Bringing a stray dog home was looked down upon until the recent past. But, as of today, the practice is getting more and more accepted socially, in fact even encouraged. It is a matter of fact that there is a problem worldwide with the vast numbers of dogs that are homeless and uncared for. Hundreds of thousands of organisations and initiatives have cropped up all over the world that do varying degrees of justice to the problem. The root of the problem is still that people, statistically speaking, still aren’t as excited about bringing home a stray dog as they are about buying an expensive thoroughbred.
Adopting a dog
Deciding to adopt a stray dog is an idea that comes with a slew of positives but is also fraught with challenges that are worth considering before you make the plunge. Before you do it, you have to acknowledge the fact that you are to care for a living being, which in domestic surroundings, can often be volatile or vulnerable. It involves substantial levels of commitment, in terms of effort, time and money.
Thousands and thousands of organisations and initiatives have sprung up around the globe that aim to better the situation of homeless dogs. Many of them do a sterling job at connecting prospective adopters with strays, keeping strays vaccinated and neutering them and so on. But at the core of the problem, the fact still remains that people just aren’t as keen to have a stray dog. While this has quite a lot to do with conformist socio-economic behaviour, it may as well be justifiable to not adopt a stray at all as opposed to adopting one hastily and not being able to care for the dog sufficiently. The important thing is to be honest with yourself and objectively analyse how you think the pet will fit in with your life, surroundings, circumstances etc.
Discussing the idea exhaustively with your family and close ones can also be immensely helpful.
Keep in mind the probable downsides – Adopting a stray slightly past a certain age can sometimes mean training him/her can prove to be a nightmare; Strays aren’t genetically manicured to look “perfect” by human aesthetic standards. If these are issues on which you don’t feel you can compromise, maybe adoption isn’t really for you. A lesser known fact is also that adoption doesn’t always mean you get a mangy creature of the side street either; Many dogs of conventionally desirable breeds are also in need of homes because of a variety of reasons. So again, it is hard to overstate the importance of being honest with yourself about expectations and requirements.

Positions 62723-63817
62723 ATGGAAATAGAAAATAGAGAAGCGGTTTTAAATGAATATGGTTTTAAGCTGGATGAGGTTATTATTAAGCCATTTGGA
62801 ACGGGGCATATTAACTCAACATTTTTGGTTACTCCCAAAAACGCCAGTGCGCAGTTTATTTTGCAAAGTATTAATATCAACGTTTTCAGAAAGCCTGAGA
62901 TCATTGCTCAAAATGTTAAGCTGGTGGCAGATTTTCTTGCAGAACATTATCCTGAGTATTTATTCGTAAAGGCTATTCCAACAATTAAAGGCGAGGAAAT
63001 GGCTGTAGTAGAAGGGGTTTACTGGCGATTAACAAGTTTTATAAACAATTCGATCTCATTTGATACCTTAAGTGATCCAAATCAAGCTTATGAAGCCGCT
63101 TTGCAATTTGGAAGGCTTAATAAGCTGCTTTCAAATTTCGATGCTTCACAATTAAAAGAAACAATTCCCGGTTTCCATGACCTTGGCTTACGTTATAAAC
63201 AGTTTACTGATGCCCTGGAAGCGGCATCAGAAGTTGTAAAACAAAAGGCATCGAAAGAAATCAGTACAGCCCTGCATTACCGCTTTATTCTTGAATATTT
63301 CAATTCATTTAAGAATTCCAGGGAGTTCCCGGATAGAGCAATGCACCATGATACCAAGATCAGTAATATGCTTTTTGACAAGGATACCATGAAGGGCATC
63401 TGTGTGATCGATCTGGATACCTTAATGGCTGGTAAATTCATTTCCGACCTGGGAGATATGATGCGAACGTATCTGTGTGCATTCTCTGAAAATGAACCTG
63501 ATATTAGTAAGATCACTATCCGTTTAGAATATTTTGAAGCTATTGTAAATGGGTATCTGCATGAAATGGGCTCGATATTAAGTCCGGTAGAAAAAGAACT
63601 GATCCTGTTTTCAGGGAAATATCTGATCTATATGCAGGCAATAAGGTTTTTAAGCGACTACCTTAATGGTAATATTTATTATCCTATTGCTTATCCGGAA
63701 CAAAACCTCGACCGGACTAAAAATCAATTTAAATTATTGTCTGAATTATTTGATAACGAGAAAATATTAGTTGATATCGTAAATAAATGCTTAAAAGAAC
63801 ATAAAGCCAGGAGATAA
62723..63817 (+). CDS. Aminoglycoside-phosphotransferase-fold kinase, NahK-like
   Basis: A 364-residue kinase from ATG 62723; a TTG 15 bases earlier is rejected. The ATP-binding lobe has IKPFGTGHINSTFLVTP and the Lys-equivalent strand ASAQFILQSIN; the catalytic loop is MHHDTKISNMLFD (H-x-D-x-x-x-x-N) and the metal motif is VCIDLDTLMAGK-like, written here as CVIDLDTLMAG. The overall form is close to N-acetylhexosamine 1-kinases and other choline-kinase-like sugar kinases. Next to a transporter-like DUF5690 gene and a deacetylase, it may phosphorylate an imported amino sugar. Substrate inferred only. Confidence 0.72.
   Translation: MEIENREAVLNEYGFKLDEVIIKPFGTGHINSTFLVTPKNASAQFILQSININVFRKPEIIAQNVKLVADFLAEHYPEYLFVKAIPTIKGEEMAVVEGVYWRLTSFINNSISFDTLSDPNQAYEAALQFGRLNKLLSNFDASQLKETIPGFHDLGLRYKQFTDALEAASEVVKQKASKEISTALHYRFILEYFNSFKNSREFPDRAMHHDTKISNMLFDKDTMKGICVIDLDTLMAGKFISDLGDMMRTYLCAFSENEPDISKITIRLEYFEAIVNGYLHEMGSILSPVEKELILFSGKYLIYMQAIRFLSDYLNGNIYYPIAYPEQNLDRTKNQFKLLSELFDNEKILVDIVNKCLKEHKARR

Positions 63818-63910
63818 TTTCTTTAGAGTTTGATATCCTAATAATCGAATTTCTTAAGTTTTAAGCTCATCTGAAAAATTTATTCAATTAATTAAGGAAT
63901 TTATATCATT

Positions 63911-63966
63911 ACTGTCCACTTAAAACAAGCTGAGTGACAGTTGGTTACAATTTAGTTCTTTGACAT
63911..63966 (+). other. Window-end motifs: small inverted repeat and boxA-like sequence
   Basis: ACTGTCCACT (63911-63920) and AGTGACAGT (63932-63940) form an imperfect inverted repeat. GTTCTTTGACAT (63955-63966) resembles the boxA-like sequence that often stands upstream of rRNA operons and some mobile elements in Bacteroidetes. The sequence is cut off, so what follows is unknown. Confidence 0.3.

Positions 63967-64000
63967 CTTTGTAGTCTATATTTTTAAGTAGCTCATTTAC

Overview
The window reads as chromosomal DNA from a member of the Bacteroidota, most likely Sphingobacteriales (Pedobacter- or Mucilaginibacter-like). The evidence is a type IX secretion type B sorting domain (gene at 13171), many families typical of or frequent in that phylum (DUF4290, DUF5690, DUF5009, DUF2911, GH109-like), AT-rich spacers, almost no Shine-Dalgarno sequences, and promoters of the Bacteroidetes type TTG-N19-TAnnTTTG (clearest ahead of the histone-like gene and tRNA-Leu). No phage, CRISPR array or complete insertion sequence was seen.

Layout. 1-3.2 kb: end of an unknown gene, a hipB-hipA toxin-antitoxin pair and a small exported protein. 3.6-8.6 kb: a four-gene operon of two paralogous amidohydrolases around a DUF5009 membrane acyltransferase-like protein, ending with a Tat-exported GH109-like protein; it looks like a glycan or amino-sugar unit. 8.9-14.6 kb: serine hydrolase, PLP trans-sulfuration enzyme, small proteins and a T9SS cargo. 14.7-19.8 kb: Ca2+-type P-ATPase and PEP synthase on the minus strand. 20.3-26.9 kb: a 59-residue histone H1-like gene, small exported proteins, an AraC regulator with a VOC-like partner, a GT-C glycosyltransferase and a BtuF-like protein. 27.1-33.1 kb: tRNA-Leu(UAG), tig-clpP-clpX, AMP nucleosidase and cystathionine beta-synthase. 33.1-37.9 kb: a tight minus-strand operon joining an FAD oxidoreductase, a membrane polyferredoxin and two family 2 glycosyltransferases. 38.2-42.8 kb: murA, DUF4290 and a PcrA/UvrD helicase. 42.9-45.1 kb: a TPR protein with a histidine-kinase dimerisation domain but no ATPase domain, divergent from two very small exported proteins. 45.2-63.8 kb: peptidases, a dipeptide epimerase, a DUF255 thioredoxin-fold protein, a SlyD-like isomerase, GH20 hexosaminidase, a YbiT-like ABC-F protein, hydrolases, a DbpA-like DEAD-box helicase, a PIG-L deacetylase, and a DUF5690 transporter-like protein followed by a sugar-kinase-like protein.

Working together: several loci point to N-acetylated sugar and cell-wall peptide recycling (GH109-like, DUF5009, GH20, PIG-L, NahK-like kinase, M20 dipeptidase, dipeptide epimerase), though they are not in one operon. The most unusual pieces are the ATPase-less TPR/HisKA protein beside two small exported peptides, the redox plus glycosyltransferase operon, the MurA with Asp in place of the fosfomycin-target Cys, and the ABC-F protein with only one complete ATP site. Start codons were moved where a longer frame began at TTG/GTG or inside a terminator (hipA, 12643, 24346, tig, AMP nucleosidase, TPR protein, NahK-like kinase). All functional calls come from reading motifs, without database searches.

Adoption in Singapore
As for Singapore, we are fortunate to have more than a handful of devoted initiatives that do some brilliant work for homeless mutts. SPCA (the Society of Prevention of Cruelty to animals) is a good channel to find your pet through. Here, you pay a flat rate of 180 SGD, no matter the dog you choose to adopt.
Action for Singapore Dogs is another privately run organisation that aims to do quite the same and is doing a great job at caring for homeless dogs and connecting them to people looking to adopt. Here you pay anywhere between 230-350 SGD based on the dog you want to adopt.
Hope this helped if you were on the fence about adoption or just not familiar with the road to adoption.